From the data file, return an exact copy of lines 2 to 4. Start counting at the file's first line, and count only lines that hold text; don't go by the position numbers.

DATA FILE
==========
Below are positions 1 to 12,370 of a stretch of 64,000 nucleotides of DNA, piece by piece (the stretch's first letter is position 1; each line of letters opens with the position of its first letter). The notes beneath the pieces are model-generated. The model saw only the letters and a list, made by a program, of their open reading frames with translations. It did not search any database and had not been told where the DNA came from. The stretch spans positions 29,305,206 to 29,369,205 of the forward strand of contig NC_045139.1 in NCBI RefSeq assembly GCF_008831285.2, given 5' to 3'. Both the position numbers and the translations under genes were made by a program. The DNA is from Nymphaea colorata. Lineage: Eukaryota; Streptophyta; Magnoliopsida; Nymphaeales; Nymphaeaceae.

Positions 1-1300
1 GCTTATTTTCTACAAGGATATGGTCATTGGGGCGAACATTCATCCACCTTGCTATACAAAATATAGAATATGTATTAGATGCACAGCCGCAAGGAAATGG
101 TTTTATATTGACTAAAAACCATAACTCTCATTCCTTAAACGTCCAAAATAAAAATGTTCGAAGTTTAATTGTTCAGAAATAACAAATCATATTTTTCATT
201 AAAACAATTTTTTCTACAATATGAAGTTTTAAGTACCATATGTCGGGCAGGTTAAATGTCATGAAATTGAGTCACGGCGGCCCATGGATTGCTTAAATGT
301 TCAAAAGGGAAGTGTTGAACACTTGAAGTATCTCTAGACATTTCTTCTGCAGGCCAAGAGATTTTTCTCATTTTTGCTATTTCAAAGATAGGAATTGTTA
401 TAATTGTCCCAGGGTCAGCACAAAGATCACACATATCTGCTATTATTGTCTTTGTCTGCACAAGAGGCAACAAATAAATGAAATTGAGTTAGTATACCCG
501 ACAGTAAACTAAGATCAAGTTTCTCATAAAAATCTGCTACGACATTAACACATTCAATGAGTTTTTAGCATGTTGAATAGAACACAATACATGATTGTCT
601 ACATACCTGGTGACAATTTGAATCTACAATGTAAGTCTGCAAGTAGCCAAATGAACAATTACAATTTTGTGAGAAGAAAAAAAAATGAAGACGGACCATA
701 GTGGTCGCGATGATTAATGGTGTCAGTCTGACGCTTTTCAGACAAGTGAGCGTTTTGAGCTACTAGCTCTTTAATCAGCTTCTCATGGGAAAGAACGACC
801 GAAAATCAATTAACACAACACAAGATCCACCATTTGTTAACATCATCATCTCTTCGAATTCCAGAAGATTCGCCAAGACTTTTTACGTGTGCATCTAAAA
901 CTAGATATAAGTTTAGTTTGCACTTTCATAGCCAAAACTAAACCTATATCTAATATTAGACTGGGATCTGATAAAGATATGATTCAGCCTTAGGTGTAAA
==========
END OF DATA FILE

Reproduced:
Positions 1-1300
1 GCTTATTTTCTACAAGGATATGGTCATTGGGGCGAACATTCATCCACCTTGCTATACAAAATATAGAATATGTATTAGATGCACAGCCGCAAGGAAATGG
101 TTTTATATTGACTAAAAACCATAACTCTCATTCCTTAAACGTCCAAAATAAAAATGTTCGAAGTTTAATTGTTCAGAAATAACAAATCATATTTTTCATT